Secession as a strategy for states of the United States of America that resist imperial federal power has not been a successful maneuver for those who have attempted it. In the political context secession is the unilateral voluntary withdrawal from the federal compact. Actually, though, secession was successful in the short term for South Carolina and the other members of the Confederate States of America (CSA). It began to unravel as the numerical superiority and industrial advantages of the Union began to grind away the Confederacy. The secessionist movement was handicapped, too, because the abolitionists of the North used slavery as a rallying cry for inspiring the citizens and creating support for the war.
The secessionist argument was not only prevalent in the years leading up to the War Between the States, but had been on the burners, both front and back, since before the founding. For example, the slow process for endorsing the Constitution by the respective states is indicative that total membership or unanimity was not a given. If you recall, the first ten amendments (12 were proposed) were a product of some states’ hesitancy to enter the federation. They wanted stronger protection and a more emphatic confirmation for individual rights in the founding document. The clear evidence of the Framing Period is that the Constitution was a document that limited the federal government and provided for a contractual relationship among the various states to join together for those purposes expressly described in the Constitution. The federation was an alliance of convenience. The federal government would be given enough powers and resources to fulfill the functions that were defined for it. All other powers, duties and obligations were “reserved to the states, “or “retained by the people.”
It follows, therefore, that if all parties are legally and constitutionally executing their respective roles, a state may withdraw from the compact. Although the prospect of secession is not explicitly addressed, neither is any penalty contemplated for those states that may choose to suspend their involvement in the federation. The sections of Article I of the Constitution describe some prohibitions for states. Also, Article IV provides a more thorough view of the states’ position within the federation. There is no direct prohibition for seceding, but perhaps some would cite the portion of the Constitution in Article IV, Section 3, as an oblique denial of a state’s right to leave the federation. The clear reality is that for many decades the federal government has violated the Constitution, thus abdicating any contractual claim it may advance to prevent a state from leaving the federation.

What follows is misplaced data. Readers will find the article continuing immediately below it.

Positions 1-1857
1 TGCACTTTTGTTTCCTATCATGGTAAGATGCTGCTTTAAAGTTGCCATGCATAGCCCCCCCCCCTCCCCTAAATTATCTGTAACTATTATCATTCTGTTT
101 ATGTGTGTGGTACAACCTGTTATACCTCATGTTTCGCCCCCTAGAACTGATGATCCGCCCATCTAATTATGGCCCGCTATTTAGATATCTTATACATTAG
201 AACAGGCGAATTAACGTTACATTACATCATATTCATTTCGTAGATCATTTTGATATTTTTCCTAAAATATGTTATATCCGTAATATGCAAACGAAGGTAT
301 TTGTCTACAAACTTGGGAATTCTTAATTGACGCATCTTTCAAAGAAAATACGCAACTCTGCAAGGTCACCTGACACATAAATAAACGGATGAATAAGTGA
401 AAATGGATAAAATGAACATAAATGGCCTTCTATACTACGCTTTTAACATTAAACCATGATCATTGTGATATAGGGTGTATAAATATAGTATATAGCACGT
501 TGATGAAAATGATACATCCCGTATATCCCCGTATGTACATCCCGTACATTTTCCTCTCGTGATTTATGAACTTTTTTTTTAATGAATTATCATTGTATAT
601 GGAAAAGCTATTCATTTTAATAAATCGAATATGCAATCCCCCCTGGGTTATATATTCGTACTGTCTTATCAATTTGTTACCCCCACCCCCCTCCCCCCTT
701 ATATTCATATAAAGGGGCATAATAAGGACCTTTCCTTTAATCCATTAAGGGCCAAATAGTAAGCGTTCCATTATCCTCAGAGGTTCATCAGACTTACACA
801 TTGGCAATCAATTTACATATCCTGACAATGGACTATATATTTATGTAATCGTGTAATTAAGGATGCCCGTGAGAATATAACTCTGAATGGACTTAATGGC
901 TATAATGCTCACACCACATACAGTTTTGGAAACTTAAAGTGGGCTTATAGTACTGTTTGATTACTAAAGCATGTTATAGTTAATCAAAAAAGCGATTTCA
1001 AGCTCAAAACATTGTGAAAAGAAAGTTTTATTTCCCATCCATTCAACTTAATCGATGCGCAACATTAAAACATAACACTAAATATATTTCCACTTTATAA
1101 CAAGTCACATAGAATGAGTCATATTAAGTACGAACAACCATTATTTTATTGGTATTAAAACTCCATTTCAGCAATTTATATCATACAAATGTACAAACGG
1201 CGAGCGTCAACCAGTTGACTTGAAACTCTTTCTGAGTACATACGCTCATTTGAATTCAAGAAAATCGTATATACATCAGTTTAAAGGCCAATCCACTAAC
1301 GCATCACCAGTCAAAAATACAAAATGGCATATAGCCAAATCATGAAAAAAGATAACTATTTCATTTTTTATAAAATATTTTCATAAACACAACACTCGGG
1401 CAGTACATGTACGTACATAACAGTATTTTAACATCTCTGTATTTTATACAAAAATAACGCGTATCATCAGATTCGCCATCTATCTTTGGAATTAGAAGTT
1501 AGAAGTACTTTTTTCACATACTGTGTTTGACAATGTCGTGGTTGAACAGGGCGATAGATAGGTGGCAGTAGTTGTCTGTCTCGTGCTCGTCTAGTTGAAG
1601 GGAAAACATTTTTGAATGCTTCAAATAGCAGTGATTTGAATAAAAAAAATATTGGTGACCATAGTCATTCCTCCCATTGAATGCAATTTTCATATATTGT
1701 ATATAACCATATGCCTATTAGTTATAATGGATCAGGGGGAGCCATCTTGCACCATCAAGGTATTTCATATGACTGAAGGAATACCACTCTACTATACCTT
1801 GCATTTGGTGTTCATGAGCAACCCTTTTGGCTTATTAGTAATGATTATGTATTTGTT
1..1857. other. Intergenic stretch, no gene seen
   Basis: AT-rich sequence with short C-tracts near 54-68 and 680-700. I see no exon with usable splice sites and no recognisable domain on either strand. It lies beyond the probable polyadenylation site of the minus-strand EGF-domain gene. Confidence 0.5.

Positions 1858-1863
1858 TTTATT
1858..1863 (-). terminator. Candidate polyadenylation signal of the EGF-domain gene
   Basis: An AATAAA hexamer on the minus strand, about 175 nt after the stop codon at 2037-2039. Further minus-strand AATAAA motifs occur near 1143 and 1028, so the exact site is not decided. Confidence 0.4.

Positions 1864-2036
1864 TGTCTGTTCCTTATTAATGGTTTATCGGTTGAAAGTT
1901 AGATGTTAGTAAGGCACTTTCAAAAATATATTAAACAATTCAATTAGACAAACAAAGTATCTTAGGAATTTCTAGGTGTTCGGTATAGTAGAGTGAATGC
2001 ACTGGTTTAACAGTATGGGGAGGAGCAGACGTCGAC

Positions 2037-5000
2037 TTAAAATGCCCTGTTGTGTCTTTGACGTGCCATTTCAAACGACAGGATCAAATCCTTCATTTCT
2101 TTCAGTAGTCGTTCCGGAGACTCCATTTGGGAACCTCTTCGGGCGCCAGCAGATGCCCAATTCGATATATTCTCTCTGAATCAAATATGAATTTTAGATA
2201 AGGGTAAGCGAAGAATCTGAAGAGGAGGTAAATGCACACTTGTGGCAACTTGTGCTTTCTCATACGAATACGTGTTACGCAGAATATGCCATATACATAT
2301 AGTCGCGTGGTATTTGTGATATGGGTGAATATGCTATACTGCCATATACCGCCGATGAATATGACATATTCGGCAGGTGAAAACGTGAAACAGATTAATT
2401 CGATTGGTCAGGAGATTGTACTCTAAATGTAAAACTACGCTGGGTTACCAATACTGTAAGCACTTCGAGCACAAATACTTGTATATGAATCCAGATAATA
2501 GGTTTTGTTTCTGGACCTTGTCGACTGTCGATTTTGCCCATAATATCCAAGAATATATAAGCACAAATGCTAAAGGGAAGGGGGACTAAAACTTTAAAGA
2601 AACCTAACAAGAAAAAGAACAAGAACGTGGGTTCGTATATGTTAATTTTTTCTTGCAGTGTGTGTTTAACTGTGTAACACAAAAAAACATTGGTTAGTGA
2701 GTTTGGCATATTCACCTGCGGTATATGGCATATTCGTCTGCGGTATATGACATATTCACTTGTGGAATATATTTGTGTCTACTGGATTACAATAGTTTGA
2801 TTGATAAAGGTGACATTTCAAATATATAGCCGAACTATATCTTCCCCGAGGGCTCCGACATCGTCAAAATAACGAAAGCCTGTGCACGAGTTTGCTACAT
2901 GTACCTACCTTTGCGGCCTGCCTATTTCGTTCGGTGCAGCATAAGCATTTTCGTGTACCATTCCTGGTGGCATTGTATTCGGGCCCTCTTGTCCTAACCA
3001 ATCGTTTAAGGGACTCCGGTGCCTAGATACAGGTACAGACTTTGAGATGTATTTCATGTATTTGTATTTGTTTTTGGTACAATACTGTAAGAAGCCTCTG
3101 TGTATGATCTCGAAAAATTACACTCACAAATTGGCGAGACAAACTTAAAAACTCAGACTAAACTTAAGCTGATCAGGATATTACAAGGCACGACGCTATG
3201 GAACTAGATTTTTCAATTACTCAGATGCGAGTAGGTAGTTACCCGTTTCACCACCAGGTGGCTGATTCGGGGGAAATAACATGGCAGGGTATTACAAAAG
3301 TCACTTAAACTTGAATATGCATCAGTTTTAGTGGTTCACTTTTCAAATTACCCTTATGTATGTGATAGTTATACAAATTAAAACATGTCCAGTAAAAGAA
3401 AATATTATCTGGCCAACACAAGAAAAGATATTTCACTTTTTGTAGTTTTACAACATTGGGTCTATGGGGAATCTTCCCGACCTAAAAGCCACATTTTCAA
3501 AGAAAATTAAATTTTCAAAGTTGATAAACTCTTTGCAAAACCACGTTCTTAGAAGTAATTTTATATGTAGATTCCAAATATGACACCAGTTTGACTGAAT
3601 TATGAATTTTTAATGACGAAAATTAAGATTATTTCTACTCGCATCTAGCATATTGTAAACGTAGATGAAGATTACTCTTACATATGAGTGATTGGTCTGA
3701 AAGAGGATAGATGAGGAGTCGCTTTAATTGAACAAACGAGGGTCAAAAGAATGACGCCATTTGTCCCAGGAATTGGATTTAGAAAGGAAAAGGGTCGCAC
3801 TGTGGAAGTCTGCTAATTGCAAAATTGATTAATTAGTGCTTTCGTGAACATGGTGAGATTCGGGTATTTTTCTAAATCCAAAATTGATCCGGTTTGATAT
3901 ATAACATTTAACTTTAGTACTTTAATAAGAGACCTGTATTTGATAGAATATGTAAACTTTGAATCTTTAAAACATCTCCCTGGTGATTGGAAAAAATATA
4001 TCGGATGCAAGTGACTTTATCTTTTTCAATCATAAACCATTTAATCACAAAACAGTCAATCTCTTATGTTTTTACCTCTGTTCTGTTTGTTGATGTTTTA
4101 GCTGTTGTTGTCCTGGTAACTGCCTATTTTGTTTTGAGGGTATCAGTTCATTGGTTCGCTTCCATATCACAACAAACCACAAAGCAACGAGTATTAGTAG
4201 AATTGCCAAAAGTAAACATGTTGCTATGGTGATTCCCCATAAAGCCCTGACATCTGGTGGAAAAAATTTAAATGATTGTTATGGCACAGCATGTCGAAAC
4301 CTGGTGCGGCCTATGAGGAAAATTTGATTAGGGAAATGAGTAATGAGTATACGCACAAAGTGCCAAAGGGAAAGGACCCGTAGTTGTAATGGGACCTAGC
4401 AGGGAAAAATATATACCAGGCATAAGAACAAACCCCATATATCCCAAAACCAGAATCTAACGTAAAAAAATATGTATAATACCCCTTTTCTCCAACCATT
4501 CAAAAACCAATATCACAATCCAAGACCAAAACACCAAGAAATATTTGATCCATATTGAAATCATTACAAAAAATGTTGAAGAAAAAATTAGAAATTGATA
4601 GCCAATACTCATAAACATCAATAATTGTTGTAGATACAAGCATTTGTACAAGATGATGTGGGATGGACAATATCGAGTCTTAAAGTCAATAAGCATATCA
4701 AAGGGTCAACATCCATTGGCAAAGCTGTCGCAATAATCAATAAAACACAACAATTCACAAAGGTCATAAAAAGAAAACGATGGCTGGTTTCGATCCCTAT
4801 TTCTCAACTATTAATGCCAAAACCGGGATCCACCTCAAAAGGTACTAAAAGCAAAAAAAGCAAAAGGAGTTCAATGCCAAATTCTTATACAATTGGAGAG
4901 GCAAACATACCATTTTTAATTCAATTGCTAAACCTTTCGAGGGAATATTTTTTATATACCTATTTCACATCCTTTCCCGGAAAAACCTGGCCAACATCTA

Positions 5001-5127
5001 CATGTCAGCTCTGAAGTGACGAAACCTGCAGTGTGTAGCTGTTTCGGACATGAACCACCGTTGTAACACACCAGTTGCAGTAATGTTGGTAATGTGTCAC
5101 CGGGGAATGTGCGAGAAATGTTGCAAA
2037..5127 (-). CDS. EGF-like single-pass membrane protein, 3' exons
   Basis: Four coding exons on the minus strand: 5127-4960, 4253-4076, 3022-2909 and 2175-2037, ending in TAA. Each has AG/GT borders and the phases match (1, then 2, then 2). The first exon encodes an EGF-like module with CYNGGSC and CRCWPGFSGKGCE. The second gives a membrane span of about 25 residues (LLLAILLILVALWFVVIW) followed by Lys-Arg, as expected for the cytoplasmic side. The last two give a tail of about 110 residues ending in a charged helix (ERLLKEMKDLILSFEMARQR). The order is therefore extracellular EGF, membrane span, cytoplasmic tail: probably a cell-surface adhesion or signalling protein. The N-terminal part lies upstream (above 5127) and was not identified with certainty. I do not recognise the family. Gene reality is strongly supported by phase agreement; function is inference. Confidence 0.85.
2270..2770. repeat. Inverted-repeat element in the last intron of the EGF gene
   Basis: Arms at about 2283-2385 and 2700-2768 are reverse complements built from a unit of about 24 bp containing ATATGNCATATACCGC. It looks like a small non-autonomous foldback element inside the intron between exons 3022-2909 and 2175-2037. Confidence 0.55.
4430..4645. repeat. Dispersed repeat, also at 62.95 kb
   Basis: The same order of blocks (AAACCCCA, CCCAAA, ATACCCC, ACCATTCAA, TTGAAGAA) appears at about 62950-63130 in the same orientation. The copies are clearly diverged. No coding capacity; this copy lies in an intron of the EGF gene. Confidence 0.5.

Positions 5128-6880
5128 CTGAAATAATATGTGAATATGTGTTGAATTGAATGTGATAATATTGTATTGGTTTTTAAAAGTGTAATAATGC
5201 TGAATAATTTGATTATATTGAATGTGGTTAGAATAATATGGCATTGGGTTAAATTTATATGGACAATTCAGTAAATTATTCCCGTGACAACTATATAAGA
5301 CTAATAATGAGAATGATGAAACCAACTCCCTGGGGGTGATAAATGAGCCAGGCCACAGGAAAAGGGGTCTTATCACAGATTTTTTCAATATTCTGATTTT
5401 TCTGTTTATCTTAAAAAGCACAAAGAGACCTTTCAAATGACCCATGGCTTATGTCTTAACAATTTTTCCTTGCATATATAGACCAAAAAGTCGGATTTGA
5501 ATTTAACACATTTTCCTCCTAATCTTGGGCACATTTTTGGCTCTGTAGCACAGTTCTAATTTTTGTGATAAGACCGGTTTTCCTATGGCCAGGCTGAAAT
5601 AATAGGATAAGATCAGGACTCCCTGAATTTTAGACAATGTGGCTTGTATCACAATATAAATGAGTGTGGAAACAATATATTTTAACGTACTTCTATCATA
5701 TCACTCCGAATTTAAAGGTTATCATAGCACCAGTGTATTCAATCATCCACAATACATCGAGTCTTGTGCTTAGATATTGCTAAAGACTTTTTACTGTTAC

Based on our last column (A Salvation Message) which discussed nullification as a means for states to resist unconstitutional federal power, secession is an option only if the state has diligently and consistently attempted to thwart excessive federal intervention via nullification. There are practical problems associated with this progression of response: 1) the state legislature must nullify because if they do not, then it seems rather logical that the political will to secede will not be present; 2) if the state does employ nullification against every instance of federal power abuse, there is no guarantee that the federal government will honor the individual state’s right to withdraw from the federation. We could have a flashback to 1861. The confrontation might be avoided, however, if the state refrained from occupying constitutional federal property such as military installations. One of the most important mitigating factors is that the federal government has become a self-perpetuating entity that seeks to command the states rather than serve them. The feds would, therefore, enforce their own preservation interests even if they did not have the support and acquiescence of the states that remained in the union. It has become a circular conundrum. A state secedes because the federal government exceeds its mandate, and the federal government in turn employs force to require the state to yield to its power and authority.
Although the secession remedy appears as the third alternative in this four-part series, it may be the most difficult to implement. Most states and their political leaders lack the will. If the federal government responds with all the power that it has available, the state may be incapable of any meaningful resistance. On the face of it secession is a lose-lose strategy. Achieving overwhelming support for leaving the union within any given state is probably impossible. A remnant of liberty loving patriots can resist an out-of-control federal government, but to marshal the citizens of an entire state is unlikely. Too many people will watch “American Idol” while the resistance is battling for freedom.
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